MILTON, Pa. — Investigators hope tests on a three-ton hunk of concrete will soon solve the 1989 disappearance of a young mother, by determining whether her remains were fed through a wood chipper and then entombed in the basement of a Pennsylvania duplex.

Sunbury Police Chief Tim Miller announced this month that preliminary results showed the concrete contained wood chips, and he’s waiting to see if they also hold the remains of Barbara Elizabeth Miller.

A forensic pathologist is “dissecting the walls, so to speak, piece by piece, hammer-and-chisel type, looking for the smallest of clues,” Miller, no relation to Barbara Miller, said last week. He called it “mere speculation if a wood chipper was or wasn’t used. Obviously the presence of wood chips in a concrete wall is highly suspicious.”

An affidavit used to obtain a search warrant for the Milton home disclosed that investigators believe the woman may have been killed by her ex-boyfriend, a onetime Sunbury policeman named Joseph Walter “Mike” Egan.

Egan “is and has been the lead suspect in this case since 1989,” the chief wrote in the affidavit.

Egan, a Northumberland resident who trims trees for a living, on Friday flatly denied he had anything to do with Barbara Miller’s disappearance.

“They’re way off base,” Egan said, then promised to have his lawyer provide additional comment later in the day. He declined to name his attorney, and no one called back.

The police affidavit said that several people have said that over the years, Egan would talk about driving past his sister’s home in Milton to “visit” his “old lady,” the same building where police seized the massive chunk of concrete currently being examined.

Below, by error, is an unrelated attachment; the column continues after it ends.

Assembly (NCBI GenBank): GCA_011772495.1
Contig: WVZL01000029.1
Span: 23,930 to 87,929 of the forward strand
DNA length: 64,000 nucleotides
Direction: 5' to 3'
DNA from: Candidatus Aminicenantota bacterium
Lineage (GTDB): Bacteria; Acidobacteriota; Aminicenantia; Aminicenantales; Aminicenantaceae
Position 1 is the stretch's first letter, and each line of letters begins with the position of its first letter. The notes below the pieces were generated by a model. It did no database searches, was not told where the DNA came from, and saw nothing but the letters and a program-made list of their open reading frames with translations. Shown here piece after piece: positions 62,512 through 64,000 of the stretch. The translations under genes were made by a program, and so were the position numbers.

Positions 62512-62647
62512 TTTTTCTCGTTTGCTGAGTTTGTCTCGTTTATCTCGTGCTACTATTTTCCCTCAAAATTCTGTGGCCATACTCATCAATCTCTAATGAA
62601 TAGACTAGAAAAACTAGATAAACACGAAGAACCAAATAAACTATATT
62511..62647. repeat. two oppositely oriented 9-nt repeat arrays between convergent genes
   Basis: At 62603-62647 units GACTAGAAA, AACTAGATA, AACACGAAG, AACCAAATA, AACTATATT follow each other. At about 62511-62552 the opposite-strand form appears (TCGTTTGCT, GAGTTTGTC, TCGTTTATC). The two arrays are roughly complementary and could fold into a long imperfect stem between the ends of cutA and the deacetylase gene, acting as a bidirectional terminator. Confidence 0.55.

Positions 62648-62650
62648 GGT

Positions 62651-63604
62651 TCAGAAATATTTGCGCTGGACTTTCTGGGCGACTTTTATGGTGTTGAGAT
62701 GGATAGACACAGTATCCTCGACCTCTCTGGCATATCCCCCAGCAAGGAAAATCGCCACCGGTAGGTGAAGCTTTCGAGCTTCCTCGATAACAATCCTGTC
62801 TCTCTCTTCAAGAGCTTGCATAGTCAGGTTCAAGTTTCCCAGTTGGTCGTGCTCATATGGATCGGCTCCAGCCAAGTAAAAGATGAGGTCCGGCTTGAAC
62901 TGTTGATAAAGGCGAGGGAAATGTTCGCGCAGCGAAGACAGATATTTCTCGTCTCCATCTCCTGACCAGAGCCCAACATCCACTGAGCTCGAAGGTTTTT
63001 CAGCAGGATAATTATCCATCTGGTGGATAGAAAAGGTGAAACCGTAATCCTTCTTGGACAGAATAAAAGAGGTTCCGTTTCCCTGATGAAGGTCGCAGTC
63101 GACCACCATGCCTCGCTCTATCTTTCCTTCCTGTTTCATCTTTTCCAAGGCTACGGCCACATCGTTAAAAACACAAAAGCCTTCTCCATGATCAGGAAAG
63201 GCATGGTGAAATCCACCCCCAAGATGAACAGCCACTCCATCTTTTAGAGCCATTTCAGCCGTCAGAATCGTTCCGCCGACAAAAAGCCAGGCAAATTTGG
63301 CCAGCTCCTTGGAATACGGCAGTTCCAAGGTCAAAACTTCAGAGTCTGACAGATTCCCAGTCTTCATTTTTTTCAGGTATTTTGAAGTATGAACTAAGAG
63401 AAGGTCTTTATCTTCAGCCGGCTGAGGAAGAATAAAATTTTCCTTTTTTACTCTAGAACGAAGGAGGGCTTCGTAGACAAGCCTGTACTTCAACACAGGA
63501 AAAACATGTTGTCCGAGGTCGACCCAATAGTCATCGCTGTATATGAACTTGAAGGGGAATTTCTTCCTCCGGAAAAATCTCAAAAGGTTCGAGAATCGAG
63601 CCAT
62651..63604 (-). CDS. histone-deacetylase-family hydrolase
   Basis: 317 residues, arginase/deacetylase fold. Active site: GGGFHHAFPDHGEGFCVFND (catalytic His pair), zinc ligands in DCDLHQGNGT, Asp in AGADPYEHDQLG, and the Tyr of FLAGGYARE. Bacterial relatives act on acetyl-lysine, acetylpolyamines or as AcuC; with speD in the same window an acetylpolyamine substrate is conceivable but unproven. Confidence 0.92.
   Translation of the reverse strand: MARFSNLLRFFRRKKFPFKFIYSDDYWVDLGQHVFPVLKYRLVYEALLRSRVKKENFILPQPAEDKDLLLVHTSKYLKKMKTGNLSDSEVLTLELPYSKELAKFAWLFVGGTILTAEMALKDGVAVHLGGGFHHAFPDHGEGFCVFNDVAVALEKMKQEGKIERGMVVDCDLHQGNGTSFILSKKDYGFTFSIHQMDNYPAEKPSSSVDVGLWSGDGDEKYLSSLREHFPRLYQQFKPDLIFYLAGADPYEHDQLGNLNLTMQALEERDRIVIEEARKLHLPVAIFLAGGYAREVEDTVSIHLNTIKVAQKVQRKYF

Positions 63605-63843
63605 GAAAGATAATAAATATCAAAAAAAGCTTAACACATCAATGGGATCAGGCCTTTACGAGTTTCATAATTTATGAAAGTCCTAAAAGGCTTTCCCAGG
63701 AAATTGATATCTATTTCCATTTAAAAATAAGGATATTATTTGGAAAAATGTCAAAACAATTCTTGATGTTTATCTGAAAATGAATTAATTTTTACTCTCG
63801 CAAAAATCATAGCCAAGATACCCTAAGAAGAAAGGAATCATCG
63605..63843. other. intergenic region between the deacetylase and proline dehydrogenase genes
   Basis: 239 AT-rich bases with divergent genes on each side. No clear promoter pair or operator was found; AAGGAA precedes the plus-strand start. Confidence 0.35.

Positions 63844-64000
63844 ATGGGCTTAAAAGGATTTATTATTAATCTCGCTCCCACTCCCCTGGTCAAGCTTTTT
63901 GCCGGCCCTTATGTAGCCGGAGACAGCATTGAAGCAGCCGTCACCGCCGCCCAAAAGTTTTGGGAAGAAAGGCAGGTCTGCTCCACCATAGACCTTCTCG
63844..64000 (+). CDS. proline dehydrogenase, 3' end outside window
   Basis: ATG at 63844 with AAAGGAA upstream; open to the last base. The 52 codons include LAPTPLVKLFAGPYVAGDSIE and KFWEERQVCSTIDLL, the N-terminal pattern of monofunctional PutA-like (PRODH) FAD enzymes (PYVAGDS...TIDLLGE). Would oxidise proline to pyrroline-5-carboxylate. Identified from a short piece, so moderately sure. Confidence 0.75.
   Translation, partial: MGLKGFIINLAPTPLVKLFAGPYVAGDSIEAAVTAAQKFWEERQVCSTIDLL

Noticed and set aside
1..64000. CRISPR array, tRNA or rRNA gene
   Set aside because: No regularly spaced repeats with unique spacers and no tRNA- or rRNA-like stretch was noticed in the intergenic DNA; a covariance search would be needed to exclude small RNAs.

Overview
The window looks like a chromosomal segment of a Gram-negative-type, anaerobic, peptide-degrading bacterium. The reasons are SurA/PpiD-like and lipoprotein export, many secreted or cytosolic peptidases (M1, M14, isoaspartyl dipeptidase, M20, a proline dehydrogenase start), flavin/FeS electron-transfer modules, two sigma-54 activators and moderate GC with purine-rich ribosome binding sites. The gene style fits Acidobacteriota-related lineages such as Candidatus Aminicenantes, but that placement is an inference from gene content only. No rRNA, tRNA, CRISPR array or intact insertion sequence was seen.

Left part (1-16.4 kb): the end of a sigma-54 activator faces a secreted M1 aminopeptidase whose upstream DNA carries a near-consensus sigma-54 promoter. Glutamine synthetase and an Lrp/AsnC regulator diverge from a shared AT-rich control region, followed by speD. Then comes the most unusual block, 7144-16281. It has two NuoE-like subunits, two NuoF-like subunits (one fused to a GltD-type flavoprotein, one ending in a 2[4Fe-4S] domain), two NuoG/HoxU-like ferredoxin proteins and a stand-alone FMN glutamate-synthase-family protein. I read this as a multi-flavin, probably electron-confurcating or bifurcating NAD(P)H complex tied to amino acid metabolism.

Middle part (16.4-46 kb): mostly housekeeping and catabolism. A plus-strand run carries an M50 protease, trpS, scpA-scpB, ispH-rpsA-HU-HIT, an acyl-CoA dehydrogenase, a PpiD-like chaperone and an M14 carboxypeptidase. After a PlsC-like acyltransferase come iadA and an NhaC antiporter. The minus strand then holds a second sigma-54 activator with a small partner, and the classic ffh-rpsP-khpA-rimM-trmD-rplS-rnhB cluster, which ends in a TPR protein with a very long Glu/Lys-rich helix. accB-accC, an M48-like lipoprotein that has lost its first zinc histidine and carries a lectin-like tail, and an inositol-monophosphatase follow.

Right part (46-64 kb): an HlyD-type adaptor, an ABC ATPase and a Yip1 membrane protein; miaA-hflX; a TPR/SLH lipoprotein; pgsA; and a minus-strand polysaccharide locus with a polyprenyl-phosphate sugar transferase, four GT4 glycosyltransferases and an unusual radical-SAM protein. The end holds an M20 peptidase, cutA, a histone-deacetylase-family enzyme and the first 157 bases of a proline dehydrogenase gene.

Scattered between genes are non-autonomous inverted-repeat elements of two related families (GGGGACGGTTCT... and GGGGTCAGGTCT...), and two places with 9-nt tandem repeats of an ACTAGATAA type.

Egan, 69, who in 1988 was paroled after serving six years in state prison for receiving stolen property and other offenses, a crime he committed as a police officer, reported her missing five days after she disappeared, then moved into her home.

The affidavit says Barbara Miller, then 30 years old, had complained to police in the months before she disappeared about Egan, and days before she vanished, told friends she feared for her life.

Her teenage son, Eddie Miller Jr., said she and Egan had a fight on June 30, 1989, the night she disappeared, over her plans to attend a friend’s wedding without him. Eddie Miller also recalled that the morning after the wedding, Egan was driving his mother’s car, and the tires were covered with yellow clay that he thought was related to concrete work.

“Let me tell you something,” Egan said Friday before ending the brief interview. “It was my car, not her car.”

Seventeen years later, a judge declared Barbara Miller dead, but in recent years the Sunbury Daily Item began looking at the case again, and encouraged Tim Miller to investigate after he became police chief last year.